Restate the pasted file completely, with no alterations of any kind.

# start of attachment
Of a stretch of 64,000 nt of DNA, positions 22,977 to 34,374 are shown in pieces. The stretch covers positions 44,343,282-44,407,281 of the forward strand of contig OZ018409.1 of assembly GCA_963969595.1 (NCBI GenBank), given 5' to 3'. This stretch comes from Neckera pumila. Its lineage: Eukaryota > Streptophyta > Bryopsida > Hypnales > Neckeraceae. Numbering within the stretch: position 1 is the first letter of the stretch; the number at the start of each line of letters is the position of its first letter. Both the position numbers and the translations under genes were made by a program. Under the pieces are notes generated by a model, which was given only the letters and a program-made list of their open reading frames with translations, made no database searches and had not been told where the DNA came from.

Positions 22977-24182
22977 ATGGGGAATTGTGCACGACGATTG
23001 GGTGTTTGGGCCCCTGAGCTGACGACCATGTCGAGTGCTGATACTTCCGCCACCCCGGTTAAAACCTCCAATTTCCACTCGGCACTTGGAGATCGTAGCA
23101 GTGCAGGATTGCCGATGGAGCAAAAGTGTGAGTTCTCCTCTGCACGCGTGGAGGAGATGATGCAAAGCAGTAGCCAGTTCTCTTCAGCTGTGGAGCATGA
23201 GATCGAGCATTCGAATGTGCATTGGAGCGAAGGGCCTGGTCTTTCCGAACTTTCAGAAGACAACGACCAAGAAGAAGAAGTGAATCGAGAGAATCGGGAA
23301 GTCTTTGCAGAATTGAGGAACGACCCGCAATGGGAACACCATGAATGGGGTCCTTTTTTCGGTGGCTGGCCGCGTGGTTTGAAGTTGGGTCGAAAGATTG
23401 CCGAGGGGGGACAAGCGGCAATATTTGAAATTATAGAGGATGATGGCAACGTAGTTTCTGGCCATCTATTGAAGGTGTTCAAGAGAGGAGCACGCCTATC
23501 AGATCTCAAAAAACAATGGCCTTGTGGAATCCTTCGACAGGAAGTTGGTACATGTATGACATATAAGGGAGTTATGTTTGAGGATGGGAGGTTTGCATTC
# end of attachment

Of a stretch of 64,000 nt of DNA, positions 22,977 to 34,374 are shown in pieces. The stretch covers positions 44,343,282-44,407,281 of the forward strand of contig OZ018409.1 of assembly GCA_963969595.1 (NCBI GenBank), given 5' to 3'. This stretch comes from Neckera pumila. Its lineage: Eukaryota > Streptophyta > Bryopsida > Hypnales > Neckeraceae. Numbering within the stretch: position 1 is the first letter of the stretch; the number at the start of each line of letters is the position of its first letter. Both the position numbers and the translations under genes were made by a program. Under the pieces are notes generated by a model, which was given only the letters and a program-made list of their open reading frames with translations, made no database searches and had not been told where the DNA came from.

Positions 22977-24182
22977 ATGGGGAATTGTGCACGACGATTG
23001 GGTGTTTGGGCCCCTGAGCTGACGACCATGTCGAGTGCTGATACTTCCGCCACCCCGGTTAAAACCTCCAATTTCCACTCGGCACTTGGAGATCGTAGCA
23101 GTGCAGGATTGCCGATGGAGCAAAAGTGTGAGTTCTCCTCTGCACGCGTGGAGGAGATGATGCAAAGCAGTAGCCAGTTCTCTTCAGCTGTGGAGCATGA
23201 GATCGAGCATTCGAATGTGCATTGGAGCGAAGGGCCTGGTCTTTCCGAACTTTCAGAAGACAACGACCAAGAAGAAGAAGTGAATCGAGAGAATCGGGAA
23301 GTCTTTGCAGAATTGAGGAACGACCCGCAATGGGAACACCATGAATGGGGTCCTTTTTTCGGTGGCTGGCCGCGTGGTTTGAAGTTGGGTCGAAAGATTG
23401 CCGAGGGGGGACAAGCGGCAATATTTGAAATTATAGAGGATGATGGCAACGTAGTTTCTGGCCATCTATTGAAGGTGTTCAAGAGAGGAGCACGCCTATC
23501 AGATCTCAAAAAACAATGGCCTTGTGGAATCCTTCGACAGGAAGTTGGTACATGTATGACATATAAGGGAGTTATGTTTGAGGATGGGAGGTTTGCATTC